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If an engineer specs something here, it's all that is needed. We have to get soils engineering as well. I trust my engineers enough not to feel the need to re-engineer it myself.
I do stuff engineers don't require all the time.

I just gutted the inside of a house and built an elevator shaft in a four story house this spring. I put a shower liner in because it was 17 feet from the drink, and all the steel in the foundation was 5/8, instead of doing #5 in the beams and #3 in the field. He didnt say a word at inspection. I sleep a lot better knowing there will never be seepage.
 

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If an engineer specs something here, it's all that is needed. We have to get soils engineering as well. I trust my engineers enough not to feel the need to re-engineer it myself.
I get you though. Its the engineers call :thumbsup:

I just reserve the right to over do whatever I want on my projects if it makes me rest easier. :thumbup:
 

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I explain concrete as Griz d described to everybody before we pour. In fifty years (knock on wood) my grandpa, dad or myself or brother have never had a structural crack in a foundation. Deep footings, beams, plenty of steel properly sized, tied properly and the right mix prevent that.

Every slab over the last 50 years has cosmetic cracks. It is what it is.


In addition to the above,let me add. Many moons ago,I came across a publication pertaining to foundations produced by the Portland Cement Association. In that publication they advocate control joint installation / spacing vertically in poured walls. The joints are formed by placing triangular pieces of wood on interior of forms,directly opposing each other,total depth of joint to be 1 / 4 of pour thickness (same as flat work) In said publication,recommended spacing / location of joints are called out.


Adhering to this publication has provided me with many foundation pours free of unsightly random cracks. By the way,I'M a huge proponent of plasticizers / water reducers.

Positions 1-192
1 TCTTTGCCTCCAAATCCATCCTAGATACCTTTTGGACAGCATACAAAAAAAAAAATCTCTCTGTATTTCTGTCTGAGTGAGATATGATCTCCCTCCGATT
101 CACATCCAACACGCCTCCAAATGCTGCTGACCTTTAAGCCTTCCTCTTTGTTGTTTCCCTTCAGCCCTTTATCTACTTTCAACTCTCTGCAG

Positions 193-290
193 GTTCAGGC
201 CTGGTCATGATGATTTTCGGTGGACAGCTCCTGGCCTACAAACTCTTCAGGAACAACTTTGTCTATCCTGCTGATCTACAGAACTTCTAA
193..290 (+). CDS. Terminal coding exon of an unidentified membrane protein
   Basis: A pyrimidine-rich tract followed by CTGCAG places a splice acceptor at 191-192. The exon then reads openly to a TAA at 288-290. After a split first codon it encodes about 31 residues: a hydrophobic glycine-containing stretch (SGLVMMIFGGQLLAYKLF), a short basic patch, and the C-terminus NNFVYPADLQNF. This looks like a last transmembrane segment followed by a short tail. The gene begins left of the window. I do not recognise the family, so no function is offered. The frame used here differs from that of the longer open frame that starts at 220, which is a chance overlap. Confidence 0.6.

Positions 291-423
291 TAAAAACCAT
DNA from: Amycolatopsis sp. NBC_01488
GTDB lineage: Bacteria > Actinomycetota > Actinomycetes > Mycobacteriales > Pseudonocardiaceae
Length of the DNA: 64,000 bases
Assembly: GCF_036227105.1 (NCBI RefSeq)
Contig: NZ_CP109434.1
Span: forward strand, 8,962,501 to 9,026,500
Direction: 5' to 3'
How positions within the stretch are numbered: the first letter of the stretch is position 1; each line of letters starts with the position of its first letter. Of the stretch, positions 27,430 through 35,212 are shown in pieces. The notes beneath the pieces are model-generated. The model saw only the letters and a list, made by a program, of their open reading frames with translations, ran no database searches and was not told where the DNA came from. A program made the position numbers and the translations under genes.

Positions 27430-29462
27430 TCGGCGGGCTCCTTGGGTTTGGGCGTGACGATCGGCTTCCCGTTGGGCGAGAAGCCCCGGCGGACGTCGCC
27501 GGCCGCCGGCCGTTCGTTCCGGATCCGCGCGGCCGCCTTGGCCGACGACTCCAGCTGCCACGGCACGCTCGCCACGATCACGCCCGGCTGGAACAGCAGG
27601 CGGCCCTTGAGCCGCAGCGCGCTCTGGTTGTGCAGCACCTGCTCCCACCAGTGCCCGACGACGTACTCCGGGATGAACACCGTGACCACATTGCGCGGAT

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We always champher (the 3/4 by 3/4 triangle wood mentioned) Architectural walls for crack control, but you usually don't see it in residential. I did sometimes when I did res, depended on how long the wall was. Over 30 feet or so and I would usually slap a CJ in the middle.

Oh-and the only guarantee I ever made on concrete was against theft and fire :laughing::laughing::laughing:
 

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when it gets to be a hot windy ***** where i am I try to pour on a non or less windy day early as possible in the morning, use a mag float vs the usual wood / resin , construct wind barriers if they can work and put a good evaporation retardant after the bull float , then put a good cure/seal on it . you have to really research and educate yourself on the evap redard and sealer before sing it so you fully understand it and can effectively use it . cut your losses and accept the reality all concrete cracks but now you know you need to take more precaution when pouring in such extreme conditions (or wait them out) and just fil the crack up with some simpson crack pack epoxy
 

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Utah high desert - 90F +, 15-20% RH. Am I right?

Tell them you did everything possible to minimize it due to conditions. You prevented having structural cracks, but you still have fine cracking that you'll fix.